National Post [Toronto ON, Canada]
June 22, 2015
By Hymie Rubenstein and Rodney Clifton
The week following the release of the final report of the Truth and Reconciliation Commission of Canada on the aboriginal residential schools saw no fewer than six newspaper reports, editorials and letters by academics and educators in Winnipeg, plus a strident petition on the University of Manitoba’s website, rebuking in the strongest terms those who dared question any of its findings.
Skeptics of the report like ourselves have been vilified as: promoting “colonial nostalgia”; using “racial platitudes”; being “offensively ill-informed,” “morally inattentive” and “retrograde”; marginalizing the history of aboriginals, peddling “bad history” or trying “to rewrite history”; being “insensitive and insulting,” “indifferent” and “hostile” to indigenous peoples; and acting as a willing “catalyst for racist (Internet) commentary.”
Though our first take on the report appeared on this page rather than in a Winnipeg newspaper, the reaction of our critics was not unexpected: Manitoba has the largest number and proportion of aboriginals of any province and probably the largest number of living residential school attendees. Manitoba also has a big share of the profitable “Indian industry,” a loose coalition of like-minded and self-serving people and groups, aboriginal and non-aboriginal, whose positions, status and livelihoods would be adversely affected if indigenous people ever achieved the same life-chance outcomes as other Canadians.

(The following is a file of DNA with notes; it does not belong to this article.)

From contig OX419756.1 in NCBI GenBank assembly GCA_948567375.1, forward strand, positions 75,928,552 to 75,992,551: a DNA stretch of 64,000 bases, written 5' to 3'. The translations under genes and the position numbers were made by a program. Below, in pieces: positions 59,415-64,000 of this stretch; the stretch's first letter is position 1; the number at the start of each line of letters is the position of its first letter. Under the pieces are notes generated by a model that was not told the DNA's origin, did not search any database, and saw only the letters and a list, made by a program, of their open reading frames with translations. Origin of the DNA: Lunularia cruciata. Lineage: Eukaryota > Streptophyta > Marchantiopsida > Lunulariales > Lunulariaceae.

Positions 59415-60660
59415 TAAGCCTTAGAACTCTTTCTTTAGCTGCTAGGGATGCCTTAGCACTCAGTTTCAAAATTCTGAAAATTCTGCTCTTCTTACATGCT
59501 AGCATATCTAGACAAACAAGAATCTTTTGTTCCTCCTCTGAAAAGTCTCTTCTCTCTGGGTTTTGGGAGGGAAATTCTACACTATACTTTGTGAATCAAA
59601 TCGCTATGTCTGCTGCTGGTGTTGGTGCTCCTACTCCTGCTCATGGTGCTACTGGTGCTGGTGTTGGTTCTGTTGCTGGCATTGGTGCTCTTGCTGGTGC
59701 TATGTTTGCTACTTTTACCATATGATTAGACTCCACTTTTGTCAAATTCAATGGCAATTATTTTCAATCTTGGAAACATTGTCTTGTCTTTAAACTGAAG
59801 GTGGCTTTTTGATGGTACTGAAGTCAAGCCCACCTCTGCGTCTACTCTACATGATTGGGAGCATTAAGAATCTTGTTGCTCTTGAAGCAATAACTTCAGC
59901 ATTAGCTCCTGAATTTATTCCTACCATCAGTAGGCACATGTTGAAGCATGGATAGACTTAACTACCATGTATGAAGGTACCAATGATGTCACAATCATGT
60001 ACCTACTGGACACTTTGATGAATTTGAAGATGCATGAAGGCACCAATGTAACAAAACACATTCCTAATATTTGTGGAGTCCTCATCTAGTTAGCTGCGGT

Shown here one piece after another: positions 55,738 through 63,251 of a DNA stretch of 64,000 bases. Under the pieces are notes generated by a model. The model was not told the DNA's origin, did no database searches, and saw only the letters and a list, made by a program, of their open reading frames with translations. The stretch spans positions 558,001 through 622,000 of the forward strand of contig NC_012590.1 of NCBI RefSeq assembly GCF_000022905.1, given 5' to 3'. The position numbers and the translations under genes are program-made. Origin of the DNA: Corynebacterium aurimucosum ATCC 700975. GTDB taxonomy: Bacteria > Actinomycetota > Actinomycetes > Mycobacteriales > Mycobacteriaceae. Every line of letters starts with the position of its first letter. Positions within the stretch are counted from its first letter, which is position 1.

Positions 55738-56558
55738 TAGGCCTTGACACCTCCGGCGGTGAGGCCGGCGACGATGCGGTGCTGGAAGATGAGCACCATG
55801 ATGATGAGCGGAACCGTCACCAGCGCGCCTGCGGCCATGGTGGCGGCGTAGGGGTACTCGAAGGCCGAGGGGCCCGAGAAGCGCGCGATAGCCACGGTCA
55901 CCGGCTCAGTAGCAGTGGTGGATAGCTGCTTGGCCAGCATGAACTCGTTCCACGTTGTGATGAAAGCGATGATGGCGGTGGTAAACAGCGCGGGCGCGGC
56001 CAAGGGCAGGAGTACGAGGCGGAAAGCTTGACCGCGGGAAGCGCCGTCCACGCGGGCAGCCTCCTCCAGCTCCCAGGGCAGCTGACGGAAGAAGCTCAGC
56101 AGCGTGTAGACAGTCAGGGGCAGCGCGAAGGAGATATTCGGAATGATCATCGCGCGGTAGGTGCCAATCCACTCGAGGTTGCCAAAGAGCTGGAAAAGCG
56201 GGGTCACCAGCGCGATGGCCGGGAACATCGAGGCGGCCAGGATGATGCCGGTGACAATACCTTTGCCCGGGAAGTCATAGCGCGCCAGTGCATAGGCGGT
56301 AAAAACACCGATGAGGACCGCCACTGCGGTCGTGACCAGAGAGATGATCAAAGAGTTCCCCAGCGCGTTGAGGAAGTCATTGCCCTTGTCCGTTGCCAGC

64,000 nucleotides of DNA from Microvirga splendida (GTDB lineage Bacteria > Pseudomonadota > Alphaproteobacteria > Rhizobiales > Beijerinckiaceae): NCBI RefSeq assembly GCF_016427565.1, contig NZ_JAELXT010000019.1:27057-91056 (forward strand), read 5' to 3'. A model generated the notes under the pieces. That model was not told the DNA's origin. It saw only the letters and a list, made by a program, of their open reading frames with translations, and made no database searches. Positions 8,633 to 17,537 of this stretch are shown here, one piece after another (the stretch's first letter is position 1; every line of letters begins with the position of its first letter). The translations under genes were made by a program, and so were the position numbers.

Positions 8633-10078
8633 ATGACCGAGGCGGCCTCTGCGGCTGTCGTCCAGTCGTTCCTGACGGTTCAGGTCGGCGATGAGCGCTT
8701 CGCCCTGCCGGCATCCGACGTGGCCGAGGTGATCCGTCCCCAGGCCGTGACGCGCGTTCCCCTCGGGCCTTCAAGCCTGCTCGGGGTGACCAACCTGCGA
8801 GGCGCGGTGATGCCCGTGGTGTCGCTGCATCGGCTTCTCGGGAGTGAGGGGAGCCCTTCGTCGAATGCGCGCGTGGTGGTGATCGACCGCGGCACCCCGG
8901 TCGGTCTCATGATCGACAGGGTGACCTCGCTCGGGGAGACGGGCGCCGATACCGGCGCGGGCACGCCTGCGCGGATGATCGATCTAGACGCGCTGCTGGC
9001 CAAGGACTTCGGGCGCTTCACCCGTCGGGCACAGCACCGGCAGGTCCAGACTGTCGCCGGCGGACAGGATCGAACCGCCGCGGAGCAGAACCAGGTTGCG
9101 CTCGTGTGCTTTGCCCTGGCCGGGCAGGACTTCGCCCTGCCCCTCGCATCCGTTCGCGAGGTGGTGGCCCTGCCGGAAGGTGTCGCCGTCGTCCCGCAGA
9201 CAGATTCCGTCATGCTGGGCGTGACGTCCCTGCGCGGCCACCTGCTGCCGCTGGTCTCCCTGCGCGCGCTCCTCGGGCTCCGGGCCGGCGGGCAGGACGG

In one commentary, University of Manitoba historian Adele Perry claimed that her academic discipline is the study and interpretation of the past, which “is a tricky business and often a harrowing one.” Not unexpectedly, she and her acolytes want all Canadians to uncritically accept the 388-page Truth and Reconciliation report as a kind of sacred text, each holy word the revealed, immutable and unchallengeable Truth about aboriginal residential schools.
Our secular critique of the report in no way denies the obvious harm these schools did to many indigenous people, especially during the early decades of the program. Nor does it deny that aboriginal ways of judging truth, interpreting evidence and seeking justice often differ widely from Western ways. What it does say is that real cross-cultural and national reconciliation and reparation must be based on a truth that is equally known, recognized, understood and shared by all parties concerned.
The mandate of the Truth and Reconciliation Commission was to “reveal to Canadians the complex truth about the history and the ongoing legacy of the church-run residential schools, in a manner that fully documents the individual and collective harms perpetuated against Aboriginal peoples.”
By indigenous cultural standards of evidence gathering and truth telling, perhaps it did. By contemporary Western juridical and objective social science standards, however, the report is badly flawed, notably in its indifference to robust evidence gathering, comparative or contextual data, and cause-effect relationships. The result is that it tells a skewed and partial story of what actually occurred at the residential schools and how this affected its students.